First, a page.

Built for the Long (and Short) Run

Good Morning Relaxing Retirement Member,

Last Friday’s historic British vote to sever ties with the European Union was truly their “declaration of independence”.

After polls predicted just the opposite, citizens of the United Kingdom stood up for their freedom, and departed the EU.

Shock waves were immediately felt throughout the world’s financial markets.

Equity market prices quickly plunged as traders scrambled to assess the ramifications.

Saddled with nothing juicy to report, the mainstream financial news outlets were handed another crisis du jour to scare the daylights out of everyone and increase ratings.

Here are just a few headlines I just quickly viewed that I’m sure you saw as well.

  • EU leaders warn U.K. of exit talks”
  • "Central bankers face conflicting pressures from Brexit vote”
  • "Here’s how the weak pound could wreck the U.K.’s economy”
  • Why the summer crash of 2016 is about more than Brexit"
  • Brexit vote roils real estate markets”
  • 10 hard-hit stocks to buy after the Brexit Bomb”

After reading these headlines, were you tempted to head for the sidelines until all of this “settles down”.

Did you visit the website to review the impact on your investment holdings?

Have you begun to question your spending?

If you had any of these temptations, I don’t blame you.

However, if you are built for the long (and short) run, there is absolutely no reason why you should!

How Are You Built?

Like all external events, watching prices (and the value of some of your Retirement Bucket holdings) rise and fall so quickly, and listening to all the ensuing “sky is falling” commentary, can be disturbing.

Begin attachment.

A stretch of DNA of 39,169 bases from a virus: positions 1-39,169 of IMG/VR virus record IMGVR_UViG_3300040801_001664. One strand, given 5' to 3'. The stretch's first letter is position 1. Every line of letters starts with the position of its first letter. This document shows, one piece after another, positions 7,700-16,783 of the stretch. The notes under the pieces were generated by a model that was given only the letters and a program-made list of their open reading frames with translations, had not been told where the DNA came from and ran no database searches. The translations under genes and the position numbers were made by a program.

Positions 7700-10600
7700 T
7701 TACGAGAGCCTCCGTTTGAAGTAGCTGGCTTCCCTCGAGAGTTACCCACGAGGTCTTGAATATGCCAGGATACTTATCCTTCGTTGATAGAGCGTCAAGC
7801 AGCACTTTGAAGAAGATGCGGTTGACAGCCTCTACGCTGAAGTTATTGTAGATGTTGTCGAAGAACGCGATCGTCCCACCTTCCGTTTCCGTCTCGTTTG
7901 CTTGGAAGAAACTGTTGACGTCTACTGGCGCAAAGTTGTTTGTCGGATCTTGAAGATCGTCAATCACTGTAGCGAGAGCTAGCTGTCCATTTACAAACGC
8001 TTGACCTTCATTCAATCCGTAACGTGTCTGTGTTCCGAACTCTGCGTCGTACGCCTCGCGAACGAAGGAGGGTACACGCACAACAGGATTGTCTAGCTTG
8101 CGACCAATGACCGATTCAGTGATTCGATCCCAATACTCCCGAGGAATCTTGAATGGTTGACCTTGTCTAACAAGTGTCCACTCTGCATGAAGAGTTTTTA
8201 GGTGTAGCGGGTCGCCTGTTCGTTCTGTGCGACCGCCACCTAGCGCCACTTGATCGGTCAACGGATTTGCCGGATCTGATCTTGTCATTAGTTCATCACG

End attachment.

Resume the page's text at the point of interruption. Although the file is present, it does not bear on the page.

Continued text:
However, like all those before it, this too will be temporary, and it should not change your spending plans or your investment strategy in any way if you are built correctly.

Here’s why….

First, we begin with the assumption that you need the investment returns that equities have historically provided in order to sustain your lifestyle spending needs in a world of rising costs.

Second, we enter the game knowing that equity prices and dividends have grown exponentially faster than inflation in the long run.

Third, we know from studying history that equity prices move up and down rapidly in the short run, and that the average annual peak to trough drop at some point during a given year over the last three decades has been 14.2%.

Given all of this, you have to assume that equity prices will continue to rise and fall rapidly in the short run over the rest of your life.

During this critical phase of your life when you are withdrawing funds from your Retirement Bucket™ to support your lifestyle, events like the Brexit vote fallout are precisely why we don’t recommend keeping 100% of your holdings in equities.

Instead, position several years worth (five is a good start) of your anticipated Retirement Bucket™ withdrawals in money markets and short term bonds whose prices have historically had far less or no price volatility.

This allows you to continue to spend what you have planned during times like these when external shocks temporarily knock down equity prices, and remain invested for the long term with complete confidence that you won’t have to “panic sell” at the wrong time to support your spending needs like the overwhelming majority of retirees.

Committed to Your Relaxing Retirement,

Jack Phelps

The Retirement Coach
P.S.: WHO do you know who could benefit from receiving my Retirement Coach “Strategy of the Week”? Please simply provide their name and email address to us at info@TheRetirementCoach.com. Or they can subscribe at www.TheRetirementCoach.com.
I appreciate the trust you place in me. Thank you!
(The content of this letter does not constitute a tax opinion. Always consult with a competent tax professional service provider for advice on tax matters specific to your situation.)